Our first Southern Spreadwing (Lestes australis) was observed by Jim Lemon on May 2nd.
The first Carolina Saddlebags (Tramea carolina) was documented by Sarah White on May 4th.
The first Painted Skimmer (Libellula semifasciata), was also documented by Sarah White on May 4th. Kim Smith spotted another Painted Skimmer the next day in Lucas County, ~170 miles north of the first observation. So as soon as the first southern person reports one, I would not be surprised to also see them being reported in northern Ohio.
By May 5th, we had reports of Swamp Darners (Epiaeschna heros) in Ottawa County (northern Ohio).
By May 6th, we had our first reported Citrine Forktail (Ischnura hastata) at Cox Arboretum in Montgomery County, again by Sarah White.
By May 9th, we have lots of observations of the above species and our first observation of the Ebony Jewelwing (Calopteryx maculata) in Summit County.
Then finally on May 10th, Jim Lemon spots a teneral Common Whitetail (Plathemis lydia) emerging in Champaign County.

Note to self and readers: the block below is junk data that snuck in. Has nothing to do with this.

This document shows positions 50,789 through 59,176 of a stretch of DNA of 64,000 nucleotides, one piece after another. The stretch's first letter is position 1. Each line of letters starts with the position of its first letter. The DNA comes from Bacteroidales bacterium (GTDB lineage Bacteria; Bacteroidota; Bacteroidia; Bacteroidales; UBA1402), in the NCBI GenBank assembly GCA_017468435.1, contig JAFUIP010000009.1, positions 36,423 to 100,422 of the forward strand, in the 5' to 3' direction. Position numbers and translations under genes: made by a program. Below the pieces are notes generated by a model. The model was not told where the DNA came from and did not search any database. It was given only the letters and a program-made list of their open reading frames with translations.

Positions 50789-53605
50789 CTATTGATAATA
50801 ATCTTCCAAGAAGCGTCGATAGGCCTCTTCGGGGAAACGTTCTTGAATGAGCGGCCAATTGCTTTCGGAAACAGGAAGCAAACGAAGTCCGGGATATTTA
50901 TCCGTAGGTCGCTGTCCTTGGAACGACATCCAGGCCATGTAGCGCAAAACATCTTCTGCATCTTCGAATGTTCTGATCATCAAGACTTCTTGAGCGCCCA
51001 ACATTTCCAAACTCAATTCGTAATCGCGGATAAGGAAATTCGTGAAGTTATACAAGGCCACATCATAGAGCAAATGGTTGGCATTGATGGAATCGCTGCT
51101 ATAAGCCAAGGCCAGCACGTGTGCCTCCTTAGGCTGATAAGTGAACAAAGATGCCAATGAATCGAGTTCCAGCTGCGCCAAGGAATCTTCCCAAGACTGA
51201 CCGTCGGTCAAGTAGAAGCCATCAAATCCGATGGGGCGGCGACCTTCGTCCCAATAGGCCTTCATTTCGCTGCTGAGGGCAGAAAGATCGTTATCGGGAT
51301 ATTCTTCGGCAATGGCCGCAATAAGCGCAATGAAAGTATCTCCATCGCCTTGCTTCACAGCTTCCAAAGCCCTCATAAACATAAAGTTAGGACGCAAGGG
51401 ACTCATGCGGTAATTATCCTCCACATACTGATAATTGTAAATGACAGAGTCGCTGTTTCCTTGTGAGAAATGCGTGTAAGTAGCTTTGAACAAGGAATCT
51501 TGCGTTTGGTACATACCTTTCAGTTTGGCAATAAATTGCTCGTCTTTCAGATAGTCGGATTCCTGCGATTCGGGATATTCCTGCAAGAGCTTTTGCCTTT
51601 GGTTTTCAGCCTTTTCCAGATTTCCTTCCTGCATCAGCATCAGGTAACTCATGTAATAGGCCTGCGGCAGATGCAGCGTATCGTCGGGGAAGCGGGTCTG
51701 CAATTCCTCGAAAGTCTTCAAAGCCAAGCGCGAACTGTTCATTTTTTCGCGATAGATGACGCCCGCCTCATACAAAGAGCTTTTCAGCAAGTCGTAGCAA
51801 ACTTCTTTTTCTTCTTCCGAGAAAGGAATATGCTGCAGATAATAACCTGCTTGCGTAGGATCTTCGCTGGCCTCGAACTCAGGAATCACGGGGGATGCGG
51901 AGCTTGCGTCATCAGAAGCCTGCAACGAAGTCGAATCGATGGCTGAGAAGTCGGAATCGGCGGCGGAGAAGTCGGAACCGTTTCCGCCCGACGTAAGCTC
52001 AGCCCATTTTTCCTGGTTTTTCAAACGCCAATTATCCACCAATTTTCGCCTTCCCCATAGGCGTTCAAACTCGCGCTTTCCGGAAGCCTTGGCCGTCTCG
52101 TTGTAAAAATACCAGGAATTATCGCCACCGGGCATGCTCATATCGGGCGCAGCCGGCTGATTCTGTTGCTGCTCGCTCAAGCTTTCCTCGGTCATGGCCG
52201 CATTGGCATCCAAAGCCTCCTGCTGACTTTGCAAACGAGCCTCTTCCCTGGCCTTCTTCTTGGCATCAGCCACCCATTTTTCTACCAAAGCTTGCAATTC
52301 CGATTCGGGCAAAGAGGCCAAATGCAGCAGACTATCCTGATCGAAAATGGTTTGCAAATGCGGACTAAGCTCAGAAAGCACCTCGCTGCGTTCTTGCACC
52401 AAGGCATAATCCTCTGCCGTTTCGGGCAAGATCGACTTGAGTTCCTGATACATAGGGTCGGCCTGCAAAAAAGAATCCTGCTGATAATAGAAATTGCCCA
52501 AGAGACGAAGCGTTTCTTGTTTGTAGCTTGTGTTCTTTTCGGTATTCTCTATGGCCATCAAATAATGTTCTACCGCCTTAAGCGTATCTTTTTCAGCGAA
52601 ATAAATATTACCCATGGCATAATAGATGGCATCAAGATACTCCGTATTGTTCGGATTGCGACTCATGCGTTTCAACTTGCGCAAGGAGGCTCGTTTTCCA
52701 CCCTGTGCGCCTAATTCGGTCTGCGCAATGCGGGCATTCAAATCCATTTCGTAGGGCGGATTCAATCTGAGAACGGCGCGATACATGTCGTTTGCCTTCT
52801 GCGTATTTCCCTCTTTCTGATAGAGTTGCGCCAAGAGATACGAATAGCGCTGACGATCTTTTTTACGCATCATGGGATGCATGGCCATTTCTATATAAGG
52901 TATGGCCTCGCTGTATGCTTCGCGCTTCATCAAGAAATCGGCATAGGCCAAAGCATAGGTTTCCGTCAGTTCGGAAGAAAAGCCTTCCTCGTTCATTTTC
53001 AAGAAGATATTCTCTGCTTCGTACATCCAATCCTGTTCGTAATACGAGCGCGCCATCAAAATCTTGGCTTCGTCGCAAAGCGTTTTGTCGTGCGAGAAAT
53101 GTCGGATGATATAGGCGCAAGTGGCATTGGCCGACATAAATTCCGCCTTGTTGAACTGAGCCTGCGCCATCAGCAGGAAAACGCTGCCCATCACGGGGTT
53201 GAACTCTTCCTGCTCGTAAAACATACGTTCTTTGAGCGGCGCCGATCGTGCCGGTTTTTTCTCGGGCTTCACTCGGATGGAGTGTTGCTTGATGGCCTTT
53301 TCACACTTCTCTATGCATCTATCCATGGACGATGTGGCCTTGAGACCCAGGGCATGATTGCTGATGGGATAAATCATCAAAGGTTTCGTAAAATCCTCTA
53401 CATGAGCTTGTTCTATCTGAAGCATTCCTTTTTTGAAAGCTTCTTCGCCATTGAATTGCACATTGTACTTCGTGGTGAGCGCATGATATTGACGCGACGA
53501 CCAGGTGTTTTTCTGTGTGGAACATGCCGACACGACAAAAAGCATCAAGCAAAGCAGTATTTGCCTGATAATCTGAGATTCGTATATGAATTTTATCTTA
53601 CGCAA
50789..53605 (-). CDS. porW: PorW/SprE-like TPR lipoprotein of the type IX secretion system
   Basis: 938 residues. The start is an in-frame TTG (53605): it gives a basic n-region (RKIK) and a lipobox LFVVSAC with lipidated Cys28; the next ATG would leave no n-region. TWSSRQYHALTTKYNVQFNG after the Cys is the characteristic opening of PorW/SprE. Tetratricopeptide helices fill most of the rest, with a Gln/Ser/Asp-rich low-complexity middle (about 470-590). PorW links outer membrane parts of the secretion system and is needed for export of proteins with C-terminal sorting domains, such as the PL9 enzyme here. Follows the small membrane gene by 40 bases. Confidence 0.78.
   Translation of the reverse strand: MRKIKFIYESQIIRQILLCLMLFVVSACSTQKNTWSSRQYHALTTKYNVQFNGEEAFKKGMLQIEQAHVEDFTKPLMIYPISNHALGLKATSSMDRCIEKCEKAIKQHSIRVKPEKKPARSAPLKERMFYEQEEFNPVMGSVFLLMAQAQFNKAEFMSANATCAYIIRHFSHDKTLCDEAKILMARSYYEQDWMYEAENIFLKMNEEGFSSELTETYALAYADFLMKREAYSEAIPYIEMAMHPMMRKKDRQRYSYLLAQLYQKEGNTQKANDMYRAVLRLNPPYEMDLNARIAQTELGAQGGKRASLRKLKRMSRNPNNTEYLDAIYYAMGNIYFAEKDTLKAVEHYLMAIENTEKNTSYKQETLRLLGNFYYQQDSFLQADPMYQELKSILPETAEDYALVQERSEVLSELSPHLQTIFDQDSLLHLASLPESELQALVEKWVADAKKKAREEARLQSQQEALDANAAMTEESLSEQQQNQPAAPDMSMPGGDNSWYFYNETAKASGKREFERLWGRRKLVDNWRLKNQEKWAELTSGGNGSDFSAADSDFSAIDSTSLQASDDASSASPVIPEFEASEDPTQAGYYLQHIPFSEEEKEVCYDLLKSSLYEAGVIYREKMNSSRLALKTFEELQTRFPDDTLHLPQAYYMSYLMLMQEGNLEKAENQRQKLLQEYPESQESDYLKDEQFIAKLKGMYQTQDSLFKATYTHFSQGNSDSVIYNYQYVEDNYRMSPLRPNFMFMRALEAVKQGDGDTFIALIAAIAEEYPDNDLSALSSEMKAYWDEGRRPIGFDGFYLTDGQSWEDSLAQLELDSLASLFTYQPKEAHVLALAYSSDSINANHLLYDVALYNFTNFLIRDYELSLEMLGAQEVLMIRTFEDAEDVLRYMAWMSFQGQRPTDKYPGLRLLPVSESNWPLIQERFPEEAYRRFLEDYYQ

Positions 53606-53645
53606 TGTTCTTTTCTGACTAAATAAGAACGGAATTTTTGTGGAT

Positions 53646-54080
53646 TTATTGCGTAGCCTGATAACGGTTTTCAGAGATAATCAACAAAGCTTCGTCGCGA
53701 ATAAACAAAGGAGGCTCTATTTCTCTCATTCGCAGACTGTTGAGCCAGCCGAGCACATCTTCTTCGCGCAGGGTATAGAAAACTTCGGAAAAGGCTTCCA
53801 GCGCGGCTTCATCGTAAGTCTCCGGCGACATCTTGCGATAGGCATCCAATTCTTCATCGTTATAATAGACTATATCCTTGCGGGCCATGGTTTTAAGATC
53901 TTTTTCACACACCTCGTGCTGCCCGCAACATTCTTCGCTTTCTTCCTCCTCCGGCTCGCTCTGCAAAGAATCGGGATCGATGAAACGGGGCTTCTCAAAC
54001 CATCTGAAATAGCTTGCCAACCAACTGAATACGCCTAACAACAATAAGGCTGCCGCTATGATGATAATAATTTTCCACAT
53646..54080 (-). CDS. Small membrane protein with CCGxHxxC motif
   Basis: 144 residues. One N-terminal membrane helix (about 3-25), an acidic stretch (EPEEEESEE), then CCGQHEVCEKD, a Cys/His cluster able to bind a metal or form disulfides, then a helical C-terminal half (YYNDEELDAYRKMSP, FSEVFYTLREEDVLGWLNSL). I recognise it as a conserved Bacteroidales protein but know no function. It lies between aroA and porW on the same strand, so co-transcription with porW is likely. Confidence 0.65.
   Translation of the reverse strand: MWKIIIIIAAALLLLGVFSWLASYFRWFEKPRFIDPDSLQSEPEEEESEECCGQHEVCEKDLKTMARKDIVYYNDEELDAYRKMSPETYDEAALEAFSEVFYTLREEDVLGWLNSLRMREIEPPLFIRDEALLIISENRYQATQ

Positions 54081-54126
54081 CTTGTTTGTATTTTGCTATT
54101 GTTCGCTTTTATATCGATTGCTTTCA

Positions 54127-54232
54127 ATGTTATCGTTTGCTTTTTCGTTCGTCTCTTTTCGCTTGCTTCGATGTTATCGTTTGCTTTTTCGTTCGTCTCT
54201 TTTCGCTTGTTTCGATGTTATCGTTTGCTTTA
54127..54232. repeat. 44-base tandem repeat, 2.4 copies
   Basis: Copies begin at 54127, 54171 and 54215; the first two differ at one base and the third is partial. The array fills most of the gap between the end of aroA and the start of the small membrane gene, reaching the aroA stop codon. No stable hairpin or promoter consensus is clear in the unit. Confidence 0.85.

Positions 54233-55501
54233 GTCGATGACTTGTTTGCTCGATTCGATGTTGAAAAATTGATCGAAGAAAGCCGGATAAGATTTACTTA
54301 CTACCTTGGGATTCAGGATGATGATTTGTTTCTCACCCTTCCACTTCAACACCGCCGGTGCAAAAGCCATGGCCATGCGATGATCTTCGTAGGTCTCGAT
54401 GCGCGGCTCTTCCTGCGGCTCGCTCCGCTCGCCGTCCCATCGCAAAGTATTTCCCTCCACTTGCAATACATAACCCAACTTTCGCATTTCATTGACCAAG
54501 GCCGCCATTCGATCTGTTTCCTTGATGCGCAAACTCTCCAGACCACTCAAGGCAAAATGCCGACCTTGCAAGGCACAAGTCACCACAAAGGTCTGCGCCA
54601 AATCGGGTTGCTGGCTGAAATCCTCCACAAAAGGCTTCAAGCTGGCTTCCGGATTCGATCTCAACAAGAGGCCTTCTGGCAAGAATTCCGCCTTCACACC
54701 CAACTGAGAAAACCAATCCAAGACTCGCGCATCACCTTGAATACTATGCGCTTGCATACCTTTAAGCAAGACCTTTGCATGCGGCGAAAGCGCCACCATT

By May 10th, Sarah White recorded the first of the year records for Wandering Gliders (Pantala flavescens), Blue Dashers (Pachydiplax longipennis), Orange Bluets (Enallagma signatum), and Skimming Bluets (Enallagma geminatum).
Also on May 10th, Jon Cefus and Kent Miller documented the first Stream Cruiser (Didymops transversa) of the year!
Finally, on May 11th, MaLisa Spring documents the first Ohio records of Aurora Damsel (Chromagrion conditum) and Common Baskettail (Epitheca cynosura) in Vinton County.
By May 12th, we have our first Ohio reports of Twelve-spotted skimmers (Libellula pulchella) and Black Saddlebags (Tramea lacerata) in Warren County.
May 12th also brings our first report of Double Striped Bluets (Enallagma basidens) in Montgomery County, Ohio by Sheree Cyra-Moorman (who also spotted Black Saddlebags that day).
In 2018, May 13th was our first day we had reports of Azure Bluets (Enallagma aspersum) in Franklin County by Alisa DeMatteo.
Jim Lemon also spotted the first Eastern Red Damsel (Amphiagrion saucium) in Champaign County on May 13th.
By May 15th, we have our first report of a Familiar Bluet (Enallagma civile) along with a Pronghorn Clubtail (Phanogomphus grasilenellus) in Greene County by Sarah White. Jim Lemon also spots a Familiar Bluet in Shelby County that day.
Jim Lemon spots the first Violet Dancer (Argia fumipennis) in Miami County and the first Eastern Pondhawk (Erythemis simplicicollis) in Shelby County on May 15th.